15th Symposium on Education


Evaluation of the impact of the NWC REU program compared with other undergraduate research experiences

Wilson J. Gonzalez-Espada, Arkansas Tech Univ., Russellville, AR; and D. S. Zaras

Undergraduate research is increasingly valued as a critical component of a good undergraduate science education. Through research, it is expected that students will develop a number of behaviors and knowledge, among them an ability to do science, theoretical and practical subject matter knowledge, research and communication skills, independent thought, creativity, and a positive disposition toward the discipline. The NSF REU provides such opportunity for college students. Zaras (2005) recently reported an analysis of student characteristics of applicants, "best practices" learned since 2001, and new additions to the NWC program funded through a 2-Year extension for special creativity. The purpose of this paper is to build on previous reports by providing a research-based synthesis on the effectiveness of REU programs, summarizing the history of the NWC REU program and its positive impact on students, describing the current program and some of its unique characteristics, and using student student's written comments to evaluate the program's effectiveness in terms of graduate school plans, career plan, and the student's perceived potential for scientific research by comparing initial, intermediate and final evaluation surveys, as well as comments from mentors. The Likert-scale data before and after the program was compared using the Wilcoxon matched-pairs signed-ranks test. A positive, statistically significant difference was found on the graduate school question, suggesting that students came to the REU program with a good idea that they wanted to continue graduate school. After the summer, participants reported being more even committed to attend. No statistically significant difference was found on the students' career plans and self-efficacy on becoming research scientists before and after the program, although because both measurements were high to start with, a potential ceiling effect on the data is hypothesized. The in-progress qualitative analysis will provide a context from which the statistical data can be interpreted.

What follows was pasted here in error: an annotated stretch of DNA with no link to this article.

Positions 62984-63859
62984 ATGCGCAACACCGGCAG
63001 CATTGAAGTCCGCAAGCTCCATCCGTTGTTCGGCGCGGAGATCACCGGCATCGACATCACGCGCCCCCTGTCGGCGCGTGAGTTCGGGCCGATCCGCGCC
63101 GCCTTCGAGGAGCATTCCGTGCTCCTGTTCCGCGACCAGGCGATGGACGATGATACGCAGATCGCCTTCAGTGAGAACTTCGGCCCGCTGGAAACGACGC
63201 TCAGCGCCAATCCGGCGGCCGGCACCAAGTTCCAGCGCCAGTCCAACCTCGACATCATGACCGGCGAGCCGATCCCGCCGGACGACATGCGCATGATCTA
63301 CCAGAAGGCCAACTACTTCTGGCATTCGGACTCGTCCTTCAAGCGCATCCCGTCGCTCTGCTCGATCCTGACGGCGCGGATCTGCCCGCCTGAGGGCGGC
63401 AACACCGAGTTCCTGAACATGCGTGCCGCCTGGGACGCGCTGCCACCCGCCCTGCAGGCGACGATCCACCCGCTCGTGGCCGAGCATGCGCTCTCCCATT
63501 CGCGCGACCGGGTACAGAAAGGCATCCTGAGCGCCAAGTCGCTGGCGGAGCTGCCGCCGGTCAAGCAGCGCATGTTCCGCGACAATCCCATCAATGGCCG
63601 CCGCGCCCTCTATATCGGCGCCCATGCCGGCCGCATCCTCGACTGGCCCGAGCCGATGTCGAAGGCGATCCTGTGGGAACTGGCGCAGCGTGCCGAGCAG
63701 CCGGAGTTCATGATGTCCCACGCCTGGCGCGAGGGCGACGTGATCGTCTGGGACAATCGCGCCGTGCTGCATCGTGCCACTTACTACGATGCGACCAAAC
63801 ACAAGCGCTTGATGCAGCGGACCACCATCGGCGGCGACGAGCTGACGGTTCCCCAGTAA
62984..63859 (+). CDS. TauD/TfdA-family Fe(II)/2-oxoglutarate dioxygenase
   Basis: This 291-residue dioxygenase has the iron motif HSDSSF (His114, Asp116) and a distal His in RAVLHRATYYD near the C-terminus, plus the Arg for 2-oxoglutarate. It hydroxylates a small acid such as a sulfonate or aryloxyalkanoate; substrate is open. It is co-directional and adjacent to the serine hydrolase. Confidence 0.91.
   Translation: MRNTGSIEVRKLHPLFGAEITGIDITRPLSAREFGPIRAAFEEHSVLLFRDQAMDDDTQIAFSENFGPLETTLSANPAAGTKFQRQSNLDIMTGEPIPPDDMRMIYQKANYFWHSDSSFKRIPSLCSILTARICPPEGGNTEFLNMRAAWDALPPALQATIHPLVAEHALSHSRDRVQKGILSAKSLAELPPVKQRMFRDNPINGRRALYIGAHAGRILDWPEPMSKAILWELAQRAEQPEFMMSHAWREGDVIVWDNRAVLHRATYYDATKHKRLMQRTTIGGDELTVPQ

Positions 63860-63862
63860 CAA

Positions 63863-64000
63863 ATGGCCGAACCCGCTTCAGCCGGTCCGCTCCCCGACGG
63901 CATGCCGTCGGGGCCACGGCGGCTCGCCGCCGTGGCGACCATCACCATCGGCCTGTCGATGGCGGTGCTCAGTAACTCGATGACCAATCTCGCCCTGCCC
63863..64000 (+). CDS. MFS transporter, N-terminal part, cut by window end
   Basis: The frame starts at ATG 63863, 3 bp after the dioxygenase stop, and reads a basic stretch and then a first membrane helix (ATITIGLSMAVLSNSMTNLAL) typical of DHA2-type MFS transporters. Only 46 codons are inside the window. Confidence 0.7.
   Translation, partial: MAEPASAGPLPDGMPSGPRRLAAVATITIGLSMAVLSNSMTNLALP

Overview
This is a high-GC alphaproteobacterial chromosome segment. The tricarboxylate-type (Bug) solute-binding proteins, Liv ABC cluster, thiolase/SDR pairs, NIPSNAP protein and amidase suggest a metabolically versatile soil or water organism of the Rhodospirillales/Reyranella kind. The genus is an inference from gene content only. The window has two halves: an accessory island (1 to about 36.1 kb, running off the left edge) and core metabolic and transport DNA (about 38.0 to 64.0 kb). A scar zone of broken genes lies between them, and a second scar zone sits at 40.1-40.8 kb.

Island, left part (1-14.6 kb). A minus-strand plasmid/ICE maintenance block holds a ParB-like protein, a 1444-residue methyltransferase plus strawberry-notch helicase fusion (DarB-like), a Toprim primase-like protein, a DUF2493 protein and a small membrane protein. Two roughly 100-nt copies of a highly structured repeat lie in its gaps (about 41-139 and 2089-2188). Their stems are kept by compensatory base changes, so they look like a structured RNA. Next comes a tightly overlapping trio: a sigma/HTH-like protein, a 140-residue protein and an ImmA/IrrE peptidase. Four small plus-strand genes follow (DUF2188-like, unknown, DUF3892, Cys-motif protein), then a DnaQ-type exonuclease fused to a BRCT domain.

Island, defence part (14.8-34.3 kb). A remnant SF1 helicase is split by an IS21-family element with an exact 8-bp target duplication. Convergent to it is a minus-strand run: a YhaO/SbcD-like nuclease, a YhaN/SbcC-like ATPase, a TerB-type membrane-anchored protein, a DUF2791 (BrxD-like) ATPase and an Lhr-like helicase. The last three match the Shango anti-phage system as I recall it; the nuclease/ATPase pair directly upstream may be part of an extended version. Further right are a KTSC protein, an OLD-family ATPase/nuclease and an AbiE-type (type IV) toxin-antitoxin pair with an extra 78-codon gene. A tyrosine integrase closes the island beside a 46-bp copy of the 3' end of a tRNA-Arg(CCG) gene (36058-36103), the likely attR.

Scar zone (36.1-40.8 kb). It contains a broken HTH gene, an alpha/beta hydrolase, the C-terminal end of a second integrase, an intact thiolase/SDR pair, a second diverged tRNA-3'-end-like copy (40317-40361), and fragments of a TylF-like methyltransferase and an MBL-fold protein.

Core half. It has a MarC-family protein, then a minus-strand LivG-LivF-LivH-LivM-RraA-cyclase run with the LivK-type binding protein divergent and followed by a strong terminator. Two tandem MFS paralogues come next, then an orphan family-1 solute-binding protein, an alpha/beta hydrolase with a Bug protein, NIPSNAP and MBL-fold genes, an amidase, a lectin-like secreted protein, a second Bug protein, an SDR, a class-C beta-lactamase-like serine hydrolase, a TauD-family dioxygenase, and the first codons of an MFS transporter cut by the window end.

extended abstract  Extended Abstract (300K)

Poster Session 1, Educational Initiatives
Sunday, 29 January 2006, 5:30 PM-7:00 PM, Exhibit Hall A2

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